Report: Baby Bells Find Way Around Regulations
NEW YORK (AP) _ Several regional Bell operating companies have reportedly told regulators they want to sell local phone service in their new long distance service operations, a move that would allow them to avoid many regulations but also likely to confuse customers.
Ameritech Corp., Bell Atlantic Corp. and Pacific Telesis Group want their unregulated long distance operations to sell many services, including local connections, The Wall Street Journal reported Monday.
Those units are not yet running and won’t be allowed to provide long-distance service until the companies prove there is competition in their main local phone businesses. However, they could begin reselling local services _ even combining them with cellular, paging and e-mail and other products _ as soon as state regulators certify them.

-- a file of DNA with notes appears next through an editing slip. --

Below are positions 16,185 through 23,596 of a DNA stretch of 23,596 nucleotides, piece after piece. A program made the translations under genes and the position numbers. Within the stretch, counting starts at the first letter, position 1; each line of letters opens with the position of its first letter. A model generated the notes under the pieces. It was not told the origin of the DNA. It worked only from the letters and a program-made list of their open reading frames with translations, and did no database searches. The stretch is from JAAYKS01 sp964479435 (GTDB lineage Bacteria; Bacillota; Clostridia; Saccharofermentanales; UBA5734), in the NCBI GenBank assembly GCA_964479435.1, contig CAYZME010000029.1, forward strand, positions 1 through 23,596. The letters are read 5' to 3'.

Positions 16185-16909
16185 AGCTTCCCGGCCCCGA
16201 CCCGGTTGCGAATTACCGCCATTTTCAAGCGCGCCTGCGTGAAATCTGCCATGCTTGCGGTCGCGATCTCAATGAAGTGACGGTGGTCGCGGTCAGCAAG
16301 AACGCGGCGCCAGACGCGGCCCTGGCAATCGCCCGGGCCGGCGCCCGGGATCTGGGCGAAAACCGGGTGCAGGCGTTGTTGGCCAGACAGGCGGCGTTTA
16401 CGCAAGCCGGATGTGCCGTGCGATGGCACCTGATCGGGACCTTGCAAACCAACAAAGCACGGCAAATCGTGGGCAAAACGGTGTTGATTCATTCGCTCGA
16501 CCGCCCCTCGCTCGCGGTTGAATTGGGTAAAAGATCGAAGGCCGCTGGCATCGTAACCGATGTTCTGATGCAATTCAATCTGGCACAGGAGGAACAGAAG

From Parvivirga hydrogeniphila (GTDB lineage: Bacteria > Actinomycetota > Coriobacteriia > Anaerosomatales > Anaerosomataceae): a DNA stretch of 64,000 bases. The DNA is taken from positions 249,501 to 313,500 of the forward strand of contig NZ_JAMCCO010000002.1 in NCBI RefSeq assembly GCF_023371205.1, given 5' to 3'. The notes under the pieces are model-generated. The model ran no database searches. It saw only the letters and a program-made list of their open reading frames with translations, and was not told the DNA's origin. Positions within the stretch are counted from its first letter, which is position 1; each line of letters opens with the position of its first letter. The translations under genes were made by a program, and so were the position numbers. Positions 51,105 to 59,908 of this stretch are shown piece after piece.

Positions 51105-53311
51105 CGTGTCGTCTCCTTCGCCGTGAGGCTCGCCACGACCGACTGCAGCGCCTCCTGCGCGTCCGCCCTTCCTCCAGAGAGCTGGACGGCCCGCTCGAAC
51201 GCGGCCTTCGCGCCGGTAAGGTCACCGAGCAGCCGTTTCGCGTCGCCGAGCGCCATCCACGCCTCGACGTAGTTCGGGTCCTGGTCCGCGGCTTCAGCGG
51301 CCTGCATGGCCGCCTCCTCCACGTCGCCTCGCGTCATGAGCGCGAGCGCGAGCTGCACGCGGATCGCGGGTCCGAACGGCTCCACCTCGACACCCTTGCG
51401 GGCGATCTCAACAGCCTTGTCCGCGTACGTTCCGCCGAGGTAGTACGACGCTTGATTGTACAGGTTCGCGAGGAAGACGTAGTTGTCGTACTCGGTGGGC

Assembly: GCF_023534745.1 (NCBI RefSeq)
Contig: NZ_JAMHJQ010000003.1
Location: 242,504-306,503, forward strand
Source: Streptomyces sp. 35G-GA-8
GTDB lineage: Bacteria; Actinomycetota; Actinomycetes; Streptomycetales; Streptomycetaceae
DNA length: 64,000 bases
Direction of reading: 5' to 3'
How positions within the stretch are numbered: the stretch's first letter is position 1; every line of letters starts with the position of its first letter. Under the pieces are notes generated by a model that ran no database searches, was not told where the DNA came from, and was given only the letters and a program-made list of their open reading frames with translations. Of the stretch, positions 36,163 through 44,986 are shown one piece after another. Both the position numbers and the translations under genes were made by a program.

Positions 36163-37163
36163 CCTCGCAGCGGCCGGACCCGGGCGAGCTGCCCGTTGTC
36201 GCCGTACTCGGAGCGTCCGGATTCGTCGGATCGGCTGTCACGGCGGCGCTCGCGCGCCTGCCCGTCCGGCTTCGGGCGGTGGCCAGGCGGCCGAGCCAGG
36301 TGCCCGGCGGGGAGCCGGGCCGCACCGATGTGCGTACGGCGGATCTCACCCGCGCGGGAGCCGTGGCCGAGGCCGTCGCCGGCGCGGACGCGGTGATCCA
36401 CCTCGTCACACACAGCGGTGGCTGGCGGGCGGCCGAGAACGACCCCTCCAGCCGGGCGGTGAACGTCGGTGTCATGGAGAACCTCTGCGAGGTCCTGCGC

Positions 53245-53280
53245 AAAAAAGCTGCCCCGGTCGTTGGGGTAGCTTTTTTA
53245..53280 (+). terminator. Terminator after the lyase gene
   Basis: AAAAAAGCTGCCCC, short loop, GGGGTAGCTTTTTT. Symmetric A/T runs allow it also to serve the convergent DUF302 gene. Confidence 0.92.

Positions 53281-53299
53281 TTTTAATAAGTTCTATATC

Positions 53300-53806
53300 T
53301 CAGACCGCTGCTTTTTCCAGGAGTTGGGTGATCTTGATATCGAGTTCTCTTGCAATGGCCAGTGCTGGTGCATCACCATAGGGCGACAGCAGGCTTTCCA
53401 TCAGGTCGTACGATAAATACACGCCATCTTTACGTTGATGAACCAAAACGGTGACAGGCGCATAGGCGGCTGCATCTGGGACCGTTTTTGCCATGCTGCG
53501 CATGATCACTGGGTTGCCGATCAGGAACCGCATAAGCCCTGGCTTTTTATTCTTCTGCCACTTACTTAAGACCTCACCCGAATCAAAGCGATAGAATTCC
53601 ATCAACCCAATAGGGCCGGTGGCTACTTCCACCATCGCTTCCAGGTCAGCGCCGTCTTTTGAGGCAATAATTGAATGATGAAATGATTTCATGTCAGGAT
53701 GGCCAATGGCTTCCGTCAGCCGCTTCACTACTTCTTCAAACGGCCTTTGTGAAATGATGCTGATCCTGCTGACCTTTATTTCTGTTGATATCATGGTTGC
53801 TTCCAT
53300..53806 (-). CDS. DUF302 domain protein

The so-called ``Baby Bell″ companies say they are only preparing to compete in the same fashion that existing long-distance and other firms will, particularly by being able to combine services. However, rivals and consumer advocates believe the companies are trying to avoid regulations.
``It’s a sham,″ Wisconsin attorney general James Doyle told the Journal. ``Instead of having regulated monopolies in control, we’ll have unregulated monopolies in control, and nobody will be able to compete with that.″
Potential rivals say the Baby Bells will favor their subsidiaries when making interconnection agreements and service contracts.
The Bell affiliates ``can’t be treated as any other company coming into the market, because they have the one thing that nobody else has: a monopoly local phone company for a parent,″ said Donna Sorgi, a regional executive for MCI.